When Emma gave her dying testimony, asserting that she had been Joseph’s only [real] wife, Eliza Snow did not claim Emma had lied. Rather, she responded, “She knew better.”
Those who had covenanted with Joseph were distressed when Sarah Lawrence publicly affirmed that her relationship with Joseph had not included sex. Again, they never claimed she lied. 4
Time and again the women who had covenanted with Joseph used the fact of that covenant to persuade their own daughters to embrace the New and Everlasting Covenant. I know of these instances in my own family history, though I have not amassed a catalogue of these instances across all the families that arose from the women with whom Joseh covenanted.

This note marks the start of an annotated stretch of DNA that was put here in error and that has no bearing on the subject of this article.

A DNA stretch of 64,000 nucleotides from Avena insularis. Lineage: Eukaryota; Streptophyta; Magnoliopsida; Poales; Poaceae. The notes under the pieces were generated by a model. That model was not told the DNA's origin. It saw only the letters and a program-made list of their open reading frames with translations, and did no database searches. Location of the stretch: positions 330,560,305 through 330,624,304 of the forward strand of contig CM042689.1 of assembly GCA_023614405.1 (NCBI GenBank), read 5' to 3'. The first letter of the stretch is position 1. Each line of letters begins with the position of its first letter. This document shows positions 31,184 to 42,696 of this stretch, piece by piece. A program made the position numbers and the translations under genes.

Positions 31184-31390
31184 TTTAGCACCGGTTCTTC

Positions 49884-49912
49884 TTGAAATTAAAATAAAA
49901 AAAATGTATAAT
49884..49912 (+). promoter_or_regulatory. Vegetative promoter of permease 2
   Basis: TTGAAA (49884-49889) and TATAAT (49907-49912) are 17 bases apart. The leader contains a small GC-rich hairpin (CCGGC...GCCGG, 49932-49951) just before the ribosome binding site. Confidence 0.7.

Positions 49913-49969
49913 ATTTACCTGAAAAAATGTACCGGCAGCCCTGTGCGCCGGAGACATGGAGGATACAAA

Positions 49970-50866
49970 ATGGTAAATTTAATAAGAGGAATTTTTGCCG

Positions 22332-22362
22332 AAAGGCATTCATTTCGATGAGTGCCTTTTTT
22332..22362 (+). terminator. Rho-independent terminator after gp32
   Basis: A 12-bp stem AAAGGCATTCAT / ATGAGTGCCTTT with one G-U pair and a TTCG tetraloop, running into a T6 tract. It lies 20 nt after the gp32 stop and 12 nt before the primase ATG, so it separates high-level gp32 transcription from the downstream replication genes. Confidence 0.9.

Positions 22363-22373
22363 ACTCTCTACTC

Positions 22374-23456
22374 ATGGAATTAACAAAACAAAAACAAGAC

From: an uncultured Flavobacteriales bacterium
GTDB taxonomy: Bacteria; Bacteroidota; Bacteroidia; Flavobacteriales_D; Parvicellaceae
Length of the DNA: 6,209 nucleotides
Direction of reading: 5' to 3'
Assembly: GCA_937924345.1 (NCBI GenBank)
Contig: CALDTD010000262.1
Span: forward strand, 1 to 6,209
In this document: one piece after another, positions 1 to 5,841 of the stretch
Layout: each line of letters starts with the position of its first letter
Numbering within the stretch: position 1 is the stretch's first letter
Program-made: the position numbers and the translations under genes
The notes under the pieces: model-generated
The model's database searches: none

Once we get to the 1880s, members of the LDS Church had becomed hardened in their defense of what they believed to be their constitutional right to freedom of religion. They were willing to die, if need be, to defend the principle of plural marriage as an aspect of the New and Everlasting Covenant. They were certainly willing to obscure truth and even lie as required to protect what they felt to be their liberties. Polygamists and their wives went underground. Men dressed as women. Pregnant women took on aliases. No one asked, and no one told.
The key testimonies used to affirm women had sexual relations with Joseph were given in 1893, to prove Joseph had been a practicing polygamist. The feared penalty for failing to uphold such a finding was loss of the Missouri Temple Lot to Joseph’s sons.
The Shape of the Data
Mr. Whicher was roundly derided for allowing circumstantial evidence to guide him in accusing a “refined” young lady.